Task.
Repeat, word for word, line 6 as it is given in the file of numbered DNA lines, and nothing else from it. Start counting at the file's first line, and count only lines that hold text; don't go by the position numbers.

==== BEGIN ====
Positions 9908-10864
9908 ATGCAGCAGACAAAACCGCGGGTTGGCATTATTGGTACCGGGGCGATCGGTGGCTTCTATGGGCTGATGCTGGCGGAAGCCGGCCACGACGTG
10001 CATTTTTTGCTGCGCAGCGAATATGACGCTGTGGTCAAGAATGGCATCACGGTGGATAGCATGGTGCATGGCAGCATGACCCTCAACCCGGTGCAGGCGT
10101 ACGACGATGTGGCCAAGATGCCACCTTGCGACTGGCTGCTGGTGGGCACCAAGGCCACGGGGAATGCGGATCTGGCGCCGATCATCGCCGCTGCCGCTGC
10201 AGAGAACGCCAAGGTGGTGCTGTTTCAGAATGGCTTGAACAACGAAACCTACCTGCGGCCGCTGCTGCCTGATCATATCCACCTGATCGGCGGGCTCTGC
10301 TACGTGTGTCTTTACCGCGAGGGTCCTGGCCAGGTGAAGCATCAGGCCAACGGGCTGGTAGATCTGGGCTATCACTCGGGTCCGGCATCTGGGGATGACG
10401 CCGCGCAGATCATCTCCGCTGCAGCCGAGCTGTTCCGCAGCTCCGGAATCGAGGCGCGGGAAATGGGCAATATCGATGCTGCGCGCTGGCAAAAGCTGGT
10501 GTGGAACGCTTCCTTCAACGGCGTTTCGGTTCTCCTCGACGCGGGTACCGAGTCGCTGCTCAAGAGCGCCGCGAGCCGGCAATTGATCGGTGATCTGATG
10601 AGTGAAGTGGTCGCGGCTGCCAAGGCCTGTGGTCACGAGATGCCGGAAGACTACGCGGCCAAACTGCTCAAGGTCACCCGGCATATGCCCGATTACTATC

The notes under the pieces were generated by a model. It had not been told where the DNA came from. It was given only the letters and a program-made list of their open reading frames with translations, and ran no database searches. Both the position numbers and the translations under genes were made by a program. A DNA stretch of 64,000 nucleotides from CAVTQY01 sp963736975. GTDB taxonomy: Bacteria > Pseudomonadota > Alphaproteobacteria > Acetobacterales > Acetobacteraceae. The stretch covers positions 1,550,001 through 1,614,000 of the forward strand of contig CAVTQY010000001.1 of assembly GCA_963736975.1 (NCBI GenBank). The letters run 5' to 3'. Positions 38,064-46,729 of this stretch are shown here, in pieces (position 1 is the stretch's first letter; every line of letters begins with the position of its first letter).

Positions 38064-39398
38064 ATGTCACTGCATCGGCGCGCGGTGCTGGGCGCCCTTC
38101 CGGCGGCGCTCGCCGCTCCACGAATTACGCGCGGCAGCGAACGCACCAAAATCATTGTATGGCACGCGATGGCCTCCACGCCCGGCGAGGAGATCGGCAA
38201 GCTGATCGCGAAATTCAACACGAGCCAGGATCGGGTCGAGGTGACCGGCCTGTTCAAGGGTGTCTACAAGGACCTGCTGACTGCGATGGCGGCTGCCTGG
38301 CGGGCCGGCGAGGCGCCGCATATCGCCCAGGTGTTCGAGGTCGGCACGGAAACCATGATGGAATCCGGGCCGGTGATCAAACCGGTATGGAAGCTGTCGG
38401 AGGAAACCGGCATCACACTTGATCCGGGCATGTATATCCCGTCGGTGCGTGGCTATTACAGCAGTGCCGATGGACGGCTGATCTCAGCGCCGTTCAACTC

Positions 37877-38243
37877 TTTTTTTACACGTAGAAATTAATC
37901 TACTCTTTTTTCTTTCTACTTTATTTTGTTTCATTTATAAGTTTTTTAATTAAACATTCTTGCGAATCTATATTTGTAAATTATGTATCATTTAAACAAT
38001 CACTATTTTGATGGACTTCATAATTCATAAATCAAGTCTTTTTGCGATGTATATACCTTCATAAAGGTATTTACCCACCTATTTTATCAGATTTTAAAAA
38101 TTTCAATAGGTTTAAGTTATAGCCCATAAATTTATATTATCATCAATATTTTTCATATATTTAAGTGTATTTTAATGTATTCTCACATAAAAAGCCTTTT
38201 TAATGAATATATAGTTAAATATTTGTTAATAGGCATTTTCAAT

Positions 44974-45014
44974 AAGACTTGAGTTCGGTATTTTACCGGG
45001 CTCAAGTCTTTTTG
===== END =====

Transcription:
10301 TACGTGTGTCTTTACCGCGAGGGTCCTGGCCAGGTGAAGCATCAGGCCAACGGGCTGGTAGATCTGGGCTATCACTCGGGTCCGGCATCTGGGGATGACG